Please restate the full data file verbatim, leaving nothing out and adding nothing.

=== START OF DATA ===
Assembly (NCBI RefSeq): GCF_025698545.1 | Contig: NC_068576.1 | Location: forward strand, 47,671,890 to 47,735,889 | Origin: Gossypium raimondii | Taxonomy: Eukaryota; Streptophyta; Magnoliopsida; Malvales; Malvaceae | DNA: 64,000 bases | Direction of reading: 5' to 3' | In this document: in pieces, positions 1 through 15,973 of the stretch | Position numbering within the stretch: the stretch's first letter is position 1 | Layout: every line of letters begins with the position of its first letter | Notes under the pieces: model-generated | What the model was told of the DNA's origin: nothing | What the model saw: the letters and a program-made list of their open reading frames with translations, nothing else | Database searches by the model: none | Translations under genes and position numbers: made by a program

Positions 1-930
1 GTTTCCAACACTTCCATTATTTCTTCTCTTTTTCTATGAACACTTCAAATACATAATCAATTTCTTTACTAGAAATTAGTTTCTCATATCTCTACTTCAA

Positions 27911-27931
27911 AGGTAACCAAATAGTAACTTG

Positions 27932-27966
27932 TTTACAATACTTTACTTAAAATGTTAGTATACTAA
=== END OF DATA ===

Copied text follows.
Assembly (NCBI RefSeq): GCF_025698545.1 | Contig: NC_068576.1 | Location: forward strand, 47,671,890 to 47,735,889 | Origin: Gossypium raimondii | Taxonomy: Eukaryota; Streptophyta; Magnoliopsida; Malvales; Malvaceae | DNA: 64,000 bases | Direction of reading: 5' to 3' | In this document: in pieces, positions 1 through 15,973 of the stretch | Position numbering within the stretch: the stretch's first letter is position 1 | Layout: every line of letters begins with the position of its first letter | Notes under the pieces: model-generated | What the model was told of the DNA's origin: nothing | What the model saw: the letters and a program-made list of their open reading frames with translations, nothing else | Database searches by the model: none | Translations under genes and position numbers: made by a program

Positions 1-930
1 GTTTCCAACACTTCCATTATTTCTTCTCTTTTTCTATGAACACTTCAAATACATAATCAATTTCTTTACTAGAAATTAGTTTCTCATATCTCTACTTCAA

Positions 27911-27931
27911 AGGTAACCAAATAGTAACTTG

Positions 27932-27966
27932 TTTACAATACTTTACTTAAAATGTTAGTATACTAA